Evil &
free Will


The problem of evil (or argument from evil) is the problem of reconciling the existence of the evil in the world with the existence of an omniscient (all-knowing), omnipotent (all-powerful) and perfectly good God. 

The argument from evil is the atheistic argument that the existence of such evil cannot be reconciled with, and so disproves, the existence of such a God. Christianity claims both that God created the world and that he sustains it. Christianity claims that God knows all things and is capable of all feats. Christianity claims that God is perfectly good, and wants only the best for his Creation. If each of these claims is true, though, then it is difficult to see why God allows the evil in the world to persist. The evil in the world thus appears to be at least strong.

What this bank of information will achieve is looking at the logical problem of evil, are God and evil both existing impossible? 

The probable version of evil, is it probable that God does not exist because of evil? 

The emotional problem of evil, Where is God in my suffering? 

Upon those three bases, there are other territories such as natural evil, looking more into moral evil, the teachings of the old testament and how free-will in essence is central to a loving God. 

Do watch the introductory videos (I know there’s quite a few) But they will help, I believe, to establish an introductory understanding on the topic.

Introductory Videos

Essential Books

A great introductory book on apologetics and recommended for beginners. This book introduces you to understanding and working your way through the problem of evil logically. This book also comes with a study guide

Level: Beginner

Clay Jones’ marvel on the problem of evil is recommended to any Christian looking essentially at the questions we really want to understand like why do we suffer for what Adam did? Why not another way? What about eternal punishment? Won’t heaven be boring? And more. 

Level: Beginner 

A brilliant book on problems to do with moral evil in the world and this one in particular focus’ on the Old Testament difficult passages that many of us find hard to square. 

Level: Beginner

This book focuses particularly on the Canaanite incidents in the Old Testament. This will get into genocide, differences between murder and killing and all forms of hot topic ethical issues around this.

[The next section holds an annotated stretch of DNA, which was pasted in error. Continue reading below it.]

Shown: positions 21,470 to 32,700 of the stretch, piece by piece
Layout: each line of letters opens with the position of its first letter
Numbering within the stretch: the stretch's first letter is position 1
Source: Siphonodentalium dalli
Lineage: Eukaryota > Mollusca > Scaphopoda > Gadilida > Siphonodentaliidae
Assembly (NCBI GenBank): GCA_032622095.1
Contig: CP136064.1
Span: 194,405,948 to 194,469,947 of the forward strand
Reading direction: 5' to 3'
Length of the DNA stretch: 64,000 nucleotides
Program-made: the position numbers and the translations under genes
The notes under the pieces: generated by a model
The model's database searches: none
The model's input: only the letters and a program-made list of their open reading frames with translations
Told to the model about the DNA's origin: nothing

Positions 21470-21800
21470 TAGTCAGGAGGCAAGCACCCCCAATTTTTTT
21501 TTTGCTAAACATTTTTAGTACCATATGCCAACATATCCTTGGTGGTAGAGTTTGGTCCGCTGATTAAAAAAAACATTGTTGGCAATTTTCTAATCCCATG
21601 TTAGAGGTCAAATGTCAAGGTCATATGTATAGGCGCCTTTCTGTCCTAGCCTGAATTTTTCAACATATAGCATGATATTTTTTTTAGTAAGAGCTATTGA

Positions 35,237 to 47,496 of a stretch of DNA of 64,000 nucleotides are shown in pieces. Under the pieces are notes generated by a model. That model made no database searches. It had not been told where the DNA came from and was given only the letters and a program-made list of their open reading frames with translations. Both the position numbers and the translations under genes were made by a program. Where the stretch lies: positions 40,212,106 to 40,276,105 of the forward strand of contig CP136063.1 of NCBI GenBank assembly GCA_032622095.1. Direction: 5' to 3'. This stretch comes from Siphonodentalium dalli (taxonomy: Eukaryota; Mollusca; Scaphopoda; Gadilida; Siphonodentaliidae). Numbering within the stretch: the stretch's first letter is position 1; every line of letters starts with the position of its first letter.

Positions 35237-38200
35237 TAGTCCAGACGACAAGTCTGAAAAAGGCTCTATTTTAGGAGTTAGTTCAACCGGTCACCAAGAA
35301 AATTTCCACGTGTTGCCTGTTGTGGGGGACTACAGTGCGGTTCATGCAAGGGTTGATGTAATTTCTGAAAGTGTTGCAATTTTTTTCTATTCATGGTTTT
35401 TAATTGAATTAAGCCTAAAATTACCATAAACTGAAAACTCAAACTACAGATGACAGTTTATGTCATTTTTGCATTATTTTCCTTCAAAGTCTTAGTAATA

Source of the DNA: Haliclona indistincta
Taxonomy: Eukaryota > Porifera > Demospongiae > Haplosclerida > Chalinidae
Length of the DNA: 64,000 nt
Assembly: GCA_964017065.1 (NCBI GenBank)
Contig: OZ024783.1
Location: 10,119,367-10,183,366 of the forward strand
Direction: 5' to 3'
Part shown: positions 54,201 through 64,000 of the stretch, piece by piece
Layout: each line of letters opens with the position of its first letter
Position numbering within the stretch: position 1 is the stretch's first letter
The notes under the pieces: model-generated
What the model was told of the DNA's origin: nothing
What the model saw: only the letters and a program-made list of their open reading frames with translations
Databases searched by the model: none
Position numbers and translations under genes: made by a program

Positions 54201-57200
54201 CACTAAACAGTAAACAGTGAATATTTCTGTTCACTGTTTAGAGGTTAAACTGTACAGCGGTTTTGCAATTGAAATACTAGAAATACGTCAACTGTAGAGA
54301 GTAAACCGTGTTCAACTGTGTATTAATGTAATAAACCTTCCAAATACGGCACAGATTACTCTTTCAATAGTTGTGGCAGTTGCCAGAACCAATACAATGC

Level: Beginner

Plantinga’s masterpiece tackles the topics of evil, human freedom and arguments for God’s existence and weaves them all together into a large piece. This argument from Plantinga was revolutionary for its time and today. It has changed the face of scholarship toward the problem of evil.

Level: Intermediate

A level up and is very much aimed at scholars and serious students of natural theology. If you want to get into the serious arguments defending Christianity, this is the place to look, but be prepared for a complex read, even if you’re quite familiar on the problem of evil.

Level: Advanced 

Video Lessons

Clay Jones Biola University lecture series on some essential topics in-depth.

Play Video

Uni lecture series

Clay Jones has a series of lectures from Biola University on the problem of evil here.

Play Video
Play Video

Training talk

William Lane Craig gives a thorough philosophical rebuttal to the problem of evil.


How Are We Responsible for Adam & Eve’s Mistakes?

Why Bad Things Happen to Good People

Why Doesn’t God Stop Evil?

Why Doesn’t God Reveal the Reasons For Permitting Evil and Suffering?

Did God Invent Evil?

Did God Command Genocide In the Bible?

Is God the Best Explanation for the Problem of Evil?

Can Good Come From Suffering and Evil?

If a Christian Suffered from a Mental Disease (or Damage), Would He Still be a Christian?

Do Pain and Suffering Disprove God’s Existence?

What About Evil and Multiverses in Context of the Ontological Argument?

Could God Be Evil?

Did God Create Sin and Evil? | William Lane Craig

What Is the Difference Between ISIS and the Invasion of Canaan?

With all this suffering, how could there be a God? Tim Keller at Veritas

The Burden of Proof on Atheists concerning Evil, Suffering, and God